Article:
My Sophomore English Teacher, Part 2

Early in my blogging days, way back in November 2006, I wrote a post about my English teacher from my sophomore year of high school, Miss Wourms. I blame her completely for my love of all things grammar, as well as my love of writing in general.

Yesterday, after a hard-fought battle with brain cancer, Miss Wourms died.

A Facebook page was set up asking people to pray for her, and it quickly became a visible testament to her talents and skills as an educator, her loving heart, gentle spirit, and razor-sharp wit. Those who had been privileged to have her as a teacher over the decades shared many “tales out of school”. Even though most of us hadn’t even spoken with her since graduation, it was as if no time had passed. Even more amazing were the common experiences shared by ALL of her former students, regardless of class year.

The stories were humorous, touching, sentimental, and silly. There were testimonials from students who’d gone on to careers in English because of Miss Wourms’ influence, and many who are self-proclaimed members of the “Grammar Police” force because of her sophomore English class.

Nearly thirty years have passed since I sat in her class diagramming sentences, writing twenty word sentences, or making a character map for Julius Caesar. And yet, it seems like yesterday that she was telling us girls to unroll our skirt waistbands, or explaining why adding fifteen adjectives or adverbs did NOT constitute a legitimate twenty word sentence. She was the teacher who, when asked “Can I go to the bathroom?” replied “I don’t know, CAN you?”.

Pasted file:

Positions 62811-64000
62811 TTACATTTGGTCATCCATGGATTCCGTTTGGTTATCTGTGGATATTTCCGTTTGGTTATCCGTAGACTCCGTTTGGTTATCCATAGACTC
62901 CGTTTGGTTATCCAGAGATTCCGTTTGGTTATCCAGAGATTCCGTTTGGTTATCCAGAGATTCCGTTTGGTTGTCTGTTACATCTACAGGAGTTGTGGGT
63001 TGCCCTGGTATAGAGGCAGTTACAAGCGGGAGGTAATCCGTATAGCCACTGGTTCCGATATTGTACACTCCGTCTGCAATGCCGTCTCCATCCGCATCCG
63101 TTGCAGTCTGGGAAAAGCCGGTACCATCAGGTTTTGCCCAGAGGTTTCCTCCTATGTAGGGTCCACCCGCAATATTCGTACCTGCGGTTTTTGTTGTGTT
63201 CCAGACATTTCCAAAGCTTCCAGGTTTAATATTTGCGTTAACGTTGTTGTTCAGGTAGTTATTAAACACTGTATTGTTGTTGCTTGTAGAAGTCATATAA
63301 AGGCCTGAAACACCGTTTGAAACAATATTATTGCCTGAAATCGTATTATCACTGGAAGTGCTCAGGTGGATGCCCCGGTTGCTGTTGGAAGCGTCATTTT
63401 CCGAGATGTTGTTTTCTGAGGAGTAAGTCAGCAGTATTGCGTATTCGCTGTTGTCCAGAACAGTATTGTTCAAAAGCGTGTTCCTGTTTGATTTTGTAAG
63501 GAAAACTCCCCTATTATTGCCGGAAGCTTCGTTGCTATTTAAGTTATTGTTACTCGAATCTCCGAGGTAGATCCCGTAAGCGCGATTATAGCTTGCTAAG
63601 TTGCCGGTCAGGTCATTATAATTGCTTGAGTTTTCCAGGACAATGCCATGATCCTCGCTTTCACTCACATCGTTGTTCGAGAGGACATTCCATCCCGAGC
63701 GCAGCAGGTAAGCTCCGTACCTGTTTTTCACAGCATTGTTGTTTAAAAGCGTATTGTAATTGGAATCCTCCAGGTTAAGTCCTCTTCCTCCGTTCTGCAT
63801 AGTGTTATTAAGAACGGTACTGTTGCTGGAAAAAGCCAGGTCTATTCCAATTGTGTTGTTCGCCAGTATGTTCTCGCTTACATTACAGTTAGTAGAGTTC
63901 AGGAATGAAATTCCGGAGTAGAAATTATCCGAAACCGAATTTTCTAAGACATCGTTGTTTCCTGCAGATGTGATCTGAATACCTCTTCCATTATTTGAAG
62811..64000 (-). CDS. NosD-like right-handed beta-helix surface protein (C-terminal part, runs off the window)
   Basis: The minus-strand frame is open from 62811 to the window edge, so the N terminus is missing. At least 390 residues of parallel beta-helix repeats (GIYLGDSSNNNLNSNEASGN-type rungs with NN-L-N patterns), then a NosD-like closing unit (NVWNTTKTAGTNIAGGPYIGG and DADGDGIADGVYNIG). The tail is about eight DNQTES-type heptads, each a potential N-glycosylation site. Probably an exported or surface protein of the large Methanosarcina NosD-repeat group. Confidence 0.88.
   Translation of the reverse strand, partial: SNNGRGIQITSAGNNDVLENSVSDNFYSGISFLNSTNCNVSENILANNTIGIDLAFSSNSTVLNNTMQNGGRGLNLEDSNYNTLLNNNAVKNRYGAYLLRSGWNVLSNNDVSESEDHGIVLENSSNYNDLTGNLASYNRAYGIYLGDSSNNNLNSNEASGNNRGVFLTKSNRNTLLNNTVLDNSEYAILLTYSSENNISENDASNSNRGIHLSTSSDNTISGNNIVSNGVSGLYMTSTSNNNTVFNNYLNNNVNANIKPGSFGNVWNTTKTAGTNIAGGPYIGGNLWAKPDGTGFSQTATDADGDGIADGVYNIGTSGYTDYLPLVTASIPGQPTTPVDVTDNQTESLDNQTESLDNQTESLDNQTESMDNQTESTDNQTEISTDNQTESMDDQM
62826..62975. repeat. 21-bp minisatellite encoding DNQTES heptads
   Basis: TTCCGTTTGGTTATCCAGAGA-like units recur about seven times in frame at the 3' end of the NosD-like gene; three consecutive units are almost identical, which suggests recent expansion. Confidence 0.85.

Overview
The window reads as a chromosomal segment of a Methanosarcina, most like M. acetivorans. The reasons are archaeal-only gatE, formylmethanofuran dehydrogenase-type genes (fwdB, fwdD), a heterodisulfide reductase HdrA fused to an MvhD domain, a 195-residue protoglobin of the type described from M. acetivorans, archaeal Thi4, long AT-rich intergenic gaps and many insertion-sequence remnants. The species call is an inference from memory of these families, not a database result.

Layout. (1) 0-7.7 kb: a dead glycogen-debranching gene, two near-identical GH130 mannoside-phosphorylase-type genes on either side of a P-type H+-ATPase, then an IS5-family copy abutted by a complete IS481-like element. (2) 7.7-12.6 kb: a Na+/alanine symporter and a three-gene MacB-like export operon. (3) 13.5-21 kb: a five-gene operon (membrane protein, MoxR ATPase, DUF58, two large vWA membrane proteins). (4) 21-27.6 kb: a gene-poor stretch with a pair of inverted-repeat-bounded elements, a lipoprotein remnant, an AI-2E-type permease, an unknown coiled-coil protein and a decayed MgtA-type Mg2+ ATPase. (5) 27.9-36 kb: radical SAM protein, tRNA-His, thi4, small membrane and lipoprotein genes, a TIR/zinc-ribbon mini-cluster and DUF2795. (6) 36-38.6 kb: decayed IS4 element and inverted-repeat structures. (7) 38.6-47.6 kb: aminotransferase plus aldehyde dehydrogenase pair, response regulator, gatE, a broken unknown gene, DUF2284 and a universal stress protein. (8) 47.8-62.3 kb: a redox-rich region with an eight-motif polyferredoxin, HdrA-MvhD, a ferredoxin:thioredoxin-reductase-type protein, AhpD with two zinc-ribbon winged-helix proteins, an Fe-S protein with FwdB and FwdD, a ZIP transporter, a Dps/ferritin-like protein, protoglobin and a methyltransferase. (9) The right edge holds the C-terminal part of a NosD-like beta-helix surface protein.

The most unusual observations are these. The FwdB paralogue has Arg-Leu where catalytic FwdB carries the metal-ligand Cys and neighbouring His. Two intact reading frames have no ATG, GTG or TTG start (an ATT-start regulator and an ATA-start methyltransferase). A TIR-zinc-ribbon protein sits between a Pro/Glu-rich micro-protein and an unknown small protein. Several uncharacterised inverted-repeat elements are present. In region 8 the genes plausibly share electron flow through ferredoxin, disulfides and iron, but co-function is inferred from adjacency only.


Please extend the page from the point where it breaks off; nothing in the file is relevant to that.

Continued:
Perhaps my funniest memory of Miss Wourms was her fork.

Yep. The woman kept a FORK in her desk drawer. Whenever someone, upon completing an assignment, stated “I’m done!”, she would “fork” them, claiming she was “testing their doneness”.

“Steaks are done. People are finished.”

And so, as she has finished her time on earth, I raise my fork to Miss Diane Wourms. Devotee of the English language. Faithful, dedicated teacher. Sharp, sarcastic sense of humor. Her job is done.

Well-done. Just like the steak.

Rest in peace, Diane. You are greatly loved and will be sorely missed.

Eternal rest grant unto her O Lord, and let perpetual light
shine upon her. May she rest in peace. Amen.

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